Project Summary

With respect to the cryopreservation of genetic resources of aquatic species, research activity is restricted to producing data for publication. Small-scale application can produce working material (samples) with low-to-medium throughput, typically without quality assessment. Commercial activities would produce products, potentially numbering in the millions, with high levels of quality management (QM). These are qualitatively different levels of activity, and research does not equal application, nor does it necessarily lead to it. Transition across these levels requires the establishment of new capabilities. Cryopreservation within aquatic species has predominantly remained arrested in the research phase for the past 70 years, but has begun the transition to small-scale use, primarily at stock center repositories developed to support specific research communities, for example, the Zebrafish International Resource Center (ZIRC, www.zebrafish.org) for biomedical research. The primary approach for this small-scale level is the central facility concept where samples or animals are transported to a specialized facility with expensive equipment and specifically trained personnel.

A second model for moving material into repositories would be a mobile laboratory concept. However, this is still at the research level with little analysis to expand it to small-scale application. This has constrained development of aquatic species repositories because it is often difficult to transfer animals or samples, and can result in loss of gamete quality yielding poor source material at the start of the cryopreservation process. More work is needed to evaluate the mobile laboratory concept to examine capabilities and requirements, and to bring it into the reality for routine application. Such work would include feasibility for scalable medium-to-high throughput, and would include biosecurity and QM components encompassing Quality Control (QC) and Quality Assurance (QA). This concept should include sufficient flexibility and adaptability to address a wide range of species, environments and host facilities.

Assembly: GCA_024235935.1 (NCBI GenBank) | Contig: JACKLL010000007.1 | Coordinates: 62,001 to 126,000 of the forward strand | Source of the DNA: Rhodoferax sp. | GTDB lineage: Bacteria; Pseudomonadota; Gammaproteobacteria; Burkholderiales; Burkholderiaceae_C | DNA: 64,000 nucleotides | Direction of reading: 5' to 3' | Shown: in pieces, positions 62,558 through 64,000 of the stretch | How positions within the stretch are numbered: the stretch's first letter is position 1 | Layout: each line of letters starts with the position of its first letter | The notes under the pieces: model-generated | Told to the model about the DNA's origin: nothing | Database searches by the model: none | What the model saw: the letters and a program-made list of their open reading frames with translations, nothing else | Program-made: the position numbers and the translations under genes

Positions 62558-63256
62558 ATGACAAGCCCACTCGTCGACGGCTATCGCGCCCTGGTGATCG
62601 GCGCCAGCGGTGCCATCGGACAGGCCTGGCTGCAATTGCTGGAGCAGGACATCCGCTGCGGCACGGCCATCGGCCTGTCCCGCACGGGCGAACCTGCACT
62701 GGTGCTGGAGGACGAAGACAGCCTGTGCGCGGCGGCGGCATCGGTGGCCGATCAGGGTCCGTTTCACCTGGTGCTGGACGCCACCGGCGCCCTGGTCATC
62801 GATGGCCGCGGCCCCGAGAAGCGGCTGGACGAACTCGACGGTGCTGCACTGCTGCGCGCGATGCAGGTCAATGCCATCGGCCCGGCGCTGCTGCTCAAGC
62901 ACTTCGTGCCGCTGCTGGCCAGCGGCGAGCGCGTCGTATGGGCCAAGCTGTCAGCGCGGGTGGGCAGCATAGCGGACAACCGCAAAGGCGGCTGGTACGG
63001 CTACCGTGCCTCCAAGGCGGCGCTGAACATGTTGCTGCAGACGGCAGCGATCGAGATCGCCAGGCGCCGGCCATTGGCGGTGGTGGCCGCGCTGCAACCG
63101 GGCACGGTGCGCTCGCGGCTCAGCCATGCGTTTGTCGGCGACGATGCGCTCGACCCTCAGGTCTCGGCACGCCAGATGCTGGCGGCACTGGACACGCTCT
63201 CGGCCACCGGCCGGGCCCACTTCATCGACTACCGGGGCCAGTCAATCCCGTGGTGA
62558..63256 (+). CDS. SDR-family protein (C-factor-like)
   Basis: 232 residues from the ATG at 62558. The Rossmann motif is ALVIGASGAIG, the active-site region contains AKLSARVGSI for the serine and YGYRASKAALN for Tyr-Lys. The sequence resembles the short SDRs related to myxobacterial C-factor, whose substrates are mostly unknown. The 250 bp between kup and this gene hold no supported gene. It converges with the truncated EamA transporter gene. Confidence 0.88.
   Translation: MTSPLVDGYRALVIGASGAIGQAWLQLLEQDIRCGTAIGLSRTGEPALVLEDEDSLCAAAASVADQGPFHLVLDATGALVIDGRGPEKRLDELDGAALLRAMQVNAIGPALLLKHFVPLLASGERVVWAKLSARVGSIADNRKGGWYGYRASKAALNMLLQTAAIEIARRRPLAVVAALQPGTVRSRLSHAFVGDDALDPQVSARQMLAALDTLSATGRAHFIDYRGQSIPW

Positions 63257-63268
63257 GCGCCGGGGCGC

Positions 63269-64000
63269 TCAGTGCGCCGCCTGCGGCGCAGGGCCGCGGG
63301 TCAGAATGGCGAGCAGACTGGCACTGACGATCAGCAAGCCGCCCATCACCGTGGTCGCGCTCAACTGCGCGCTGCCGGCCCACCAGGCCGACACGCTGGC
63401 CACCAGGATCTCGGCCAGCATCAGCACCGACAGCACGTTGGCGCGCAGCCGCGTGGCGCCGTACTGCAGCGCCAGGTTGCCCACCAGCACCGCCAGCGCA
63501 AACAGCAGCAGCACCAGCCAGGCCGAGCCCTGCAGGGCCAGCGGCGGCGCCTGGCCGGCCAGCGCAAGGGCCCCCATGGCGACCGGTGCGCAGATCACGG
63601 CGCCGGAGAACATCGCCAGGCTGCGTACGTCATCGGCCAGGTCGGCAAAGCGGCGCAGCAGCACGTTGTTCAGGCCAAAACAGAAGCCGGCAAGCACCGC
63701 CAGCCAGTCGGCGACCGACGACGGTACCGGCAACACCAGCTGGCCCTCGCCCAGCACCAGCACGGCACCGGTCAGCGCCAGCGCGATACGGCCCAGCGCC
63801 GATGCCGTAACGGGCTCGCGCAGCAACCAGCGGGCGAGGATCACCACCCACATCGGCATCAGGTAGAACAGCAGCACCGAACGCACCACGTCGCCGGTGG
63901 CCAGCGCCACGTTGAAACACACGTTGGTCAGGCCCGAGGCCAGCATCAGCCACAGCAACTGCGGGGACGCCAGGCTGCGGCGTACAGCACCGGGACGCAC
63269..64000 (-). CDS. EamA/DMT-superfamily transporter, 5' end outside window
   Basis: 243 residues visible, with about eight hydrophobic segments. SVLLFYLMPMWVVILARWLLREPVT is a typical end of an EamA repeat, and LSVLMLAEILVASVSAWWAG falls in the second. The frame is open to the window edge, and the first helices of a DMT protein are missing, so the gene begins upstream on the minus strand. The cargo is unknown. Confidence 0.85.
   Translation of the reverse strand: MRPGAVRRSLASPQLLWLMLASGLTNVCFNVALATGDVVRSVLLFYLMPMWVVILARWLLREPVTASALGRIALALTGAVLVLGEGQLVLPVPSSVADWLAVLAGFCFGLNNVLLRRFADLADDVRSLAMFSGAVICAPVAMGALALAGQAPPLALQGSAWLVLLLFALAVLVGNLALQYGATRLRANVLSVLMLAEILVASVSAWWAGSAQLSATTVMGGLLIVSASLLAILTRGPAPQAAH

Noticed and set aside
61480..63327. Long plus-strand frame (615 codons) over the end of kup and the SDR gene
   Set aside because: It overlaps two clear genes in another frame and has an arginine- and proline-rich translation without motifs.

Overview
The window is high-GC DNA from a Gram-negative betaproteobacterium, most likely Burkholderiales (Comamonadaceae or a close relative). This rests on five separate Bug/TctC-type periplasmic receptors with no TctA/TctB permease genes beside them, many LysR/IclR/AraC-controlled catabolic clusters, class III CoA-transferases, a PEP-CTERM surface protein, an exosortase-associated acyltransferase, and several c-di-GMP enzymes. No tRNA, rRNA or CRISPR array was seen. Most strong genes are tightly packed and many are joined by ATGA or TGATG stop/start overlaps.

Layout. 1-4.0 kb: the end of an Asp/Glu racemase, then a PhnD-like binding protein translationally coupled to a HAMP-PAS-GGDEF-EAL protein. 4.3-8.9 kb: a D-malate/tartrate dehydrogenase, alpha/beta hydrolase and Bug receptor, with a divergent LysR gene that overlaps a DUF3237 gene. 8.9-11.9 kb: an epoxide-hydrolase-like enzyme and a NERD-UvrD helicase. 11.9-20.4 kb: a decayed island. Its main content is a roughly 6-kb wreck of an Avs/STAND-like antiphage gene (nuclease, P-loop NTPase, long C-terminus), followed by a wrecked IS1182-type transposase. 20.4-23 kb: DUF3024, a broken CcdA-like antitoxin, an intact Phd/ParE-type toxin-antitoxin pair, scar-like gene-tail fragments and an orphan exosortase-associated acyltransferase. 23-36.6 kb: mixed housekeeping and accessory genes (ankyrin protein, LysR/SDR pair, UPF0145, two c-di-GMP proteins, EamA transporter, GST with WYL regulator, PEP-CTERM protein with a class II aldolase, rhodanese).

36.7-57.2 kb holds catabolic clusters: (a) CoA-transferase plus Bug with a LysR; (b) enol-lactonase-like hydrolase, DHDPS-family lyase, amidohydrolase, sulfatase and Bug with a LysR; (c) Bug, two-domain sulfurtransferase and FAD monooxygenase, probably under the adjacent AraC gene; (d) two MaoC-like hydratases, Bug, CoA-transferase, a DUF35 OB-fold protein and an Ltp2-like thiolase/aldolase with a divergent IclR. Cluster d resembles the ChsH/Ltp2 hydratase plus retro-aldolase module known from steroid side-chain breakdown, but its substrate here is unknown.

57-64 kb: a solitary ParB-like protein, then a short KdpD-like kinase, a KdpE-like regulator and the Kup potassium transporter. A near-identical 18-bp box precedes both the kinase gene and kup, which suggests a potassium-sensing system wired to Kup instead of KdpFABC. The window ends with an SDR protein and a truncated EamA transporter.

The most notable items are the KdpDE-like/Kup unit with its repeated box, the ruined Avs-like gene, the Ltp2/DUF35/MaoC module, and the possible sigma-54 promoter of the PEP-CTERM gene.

For sperm cryopreservation, quality control can include repeated motility and cell concentration estimations, membrane integrity assessment, and disease screening. These activities help increase the repeatability and consistency of operations among laboratories and institutions. This is a key component for the development of germplasm repositories. Biosecurity programs for cryopreservation, especially for aquatic species, have to account for disease transmission, introduction of exotic species, and potential genetic consequences in the present and into the future when samples are used. Improper sample storage in the field or during transportation to and from working locations can increase the possibility of negative outcomes. Also, because most fish release sperm and eggs directly in the water to spawn, biosecurity should address potential effects to surrounding environments, such as the release of endemic or non-endemic pathogens

The overall goal of this study was to work with different user groups and cryopreserve sperm on-site at their facilities to evaluate the uses and challenges of a mobile laboratory with high-throughput and quality control capabilities comparable to those of a specialized centralized facility. The objectives were to demonstrate collection and cryopreservation of sperm of: 1) large-bodied freshwater Blue Catfish (Ictalurus furcatus) for aquaculture; 2) small-bodied freshwater Xiphophorus for biomedical and imperiled repository development, and 3) saltwater Red Snapper (Lutjanus campechanus) for wild fisheries research. Over the course of this project, the mobile laboratory traveled more than 4,000 km collecting germplasm from more than 650 male fishes. A total of 136 Blue Catfish were processed in 2015 and 2016 resulting in a total of 6,146 0.5-mL French straws. A total of 521 males from 11 different species in the genus Xiphophorus were processed over 4 d in 2015 resulting in a total of 488 0.25-mL French straws. And, a total of 17 Red Snapper males were processed during 2015 resulting in a total of 316 0.5-mL French straws. This is the first development of a mobile laboratory with high-throughput capability for aquatic species. User groups would no longer be limited to germplasm resources that can only be shipped as samples or transported as live animals to a central cryopreservation facility. Mobile laboratories create opportunities to collect higher quality germplasm, provide access to new species, and enable direct cooperation, including training, with a wide variety of user groups and applications.

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